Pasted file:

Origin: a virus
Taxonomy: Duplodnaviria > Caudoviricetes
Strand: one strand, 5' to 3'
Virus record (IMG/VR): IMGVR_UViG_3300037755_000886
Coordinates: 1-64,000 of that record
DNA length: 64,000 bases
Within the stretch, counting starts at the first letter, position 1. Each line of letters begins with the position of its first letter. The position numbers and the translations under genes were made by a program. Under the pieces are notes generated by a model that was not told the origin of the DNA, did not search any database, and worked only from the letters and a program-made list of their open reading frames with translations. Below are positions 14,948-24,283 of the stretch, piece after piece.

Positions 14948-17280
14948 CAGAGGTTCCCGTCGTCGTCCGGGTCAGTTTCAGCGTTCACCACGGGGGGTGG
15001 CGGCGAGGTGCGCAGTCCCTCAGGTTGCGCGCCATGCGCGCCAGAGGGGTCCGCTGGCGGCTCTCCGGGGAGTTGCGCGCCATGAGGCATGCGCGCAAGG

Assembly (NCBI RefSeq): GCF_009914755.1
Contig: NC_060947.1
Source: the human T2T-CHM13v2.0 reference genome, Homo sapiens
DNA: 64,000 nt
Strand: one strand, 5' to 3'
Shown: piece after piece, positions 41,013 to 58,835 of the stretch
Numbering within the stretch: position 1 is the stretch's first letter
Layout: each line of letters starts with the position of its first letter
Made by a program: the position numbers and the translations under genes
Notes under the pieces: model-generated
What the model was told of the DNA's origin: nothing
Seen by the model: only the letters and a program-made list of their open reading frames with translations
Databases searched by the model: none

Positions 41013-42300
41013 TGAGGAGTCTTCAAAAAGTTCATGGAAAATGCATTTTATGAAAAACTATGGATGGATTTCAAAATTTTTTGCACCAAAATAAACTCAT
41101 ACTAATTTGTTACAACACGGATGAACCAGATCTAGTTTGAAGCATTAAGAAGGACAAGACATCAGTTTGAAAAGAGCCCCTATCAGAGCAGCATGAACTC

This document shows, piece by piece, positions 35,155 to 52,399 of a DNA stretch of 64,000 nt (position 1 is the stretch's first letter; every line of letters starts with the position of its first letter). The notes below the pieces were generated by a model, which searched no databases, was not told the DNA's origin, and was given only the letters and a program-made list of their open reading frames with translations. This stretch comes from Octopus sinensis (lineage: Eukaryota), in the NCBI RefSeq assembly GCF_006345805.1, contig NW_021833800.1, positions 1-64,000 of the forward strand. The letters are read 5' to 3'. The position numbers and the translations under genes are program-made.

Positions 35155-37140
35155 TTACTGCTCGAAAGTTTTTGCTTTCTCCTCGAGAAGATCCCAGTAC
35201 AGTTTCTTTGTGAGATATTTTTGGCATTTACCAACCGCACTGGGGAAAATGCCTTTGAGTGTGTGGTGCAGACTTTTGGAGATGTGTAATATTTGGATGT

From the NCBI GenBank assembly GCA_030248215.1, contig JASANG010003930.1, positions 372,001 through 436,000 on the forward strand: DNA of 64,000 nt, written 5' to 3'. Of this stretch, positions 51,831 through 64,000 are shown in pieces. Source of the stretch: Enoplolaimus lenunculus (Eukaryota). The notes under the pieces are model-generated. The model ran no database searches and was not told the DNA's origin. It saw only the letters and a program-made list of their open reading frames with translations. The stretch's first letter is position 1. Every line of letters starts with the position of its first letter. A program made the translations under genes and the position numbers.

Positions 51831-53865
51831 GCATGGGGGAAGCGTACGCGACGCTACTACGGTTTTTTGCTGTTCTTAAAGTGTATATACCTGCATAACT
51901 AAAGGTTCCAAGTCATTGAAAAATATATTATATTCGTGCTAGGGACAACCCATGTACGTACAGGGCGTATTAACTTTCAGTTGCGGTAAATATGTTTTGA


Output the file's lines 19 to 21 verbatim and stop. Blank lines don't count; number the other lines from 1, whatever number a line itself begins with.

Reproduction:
Made by a program: the position numbers and the translations under genes
Notes under the pieces: model-generated
What the model was told of the DNA's origin: nothing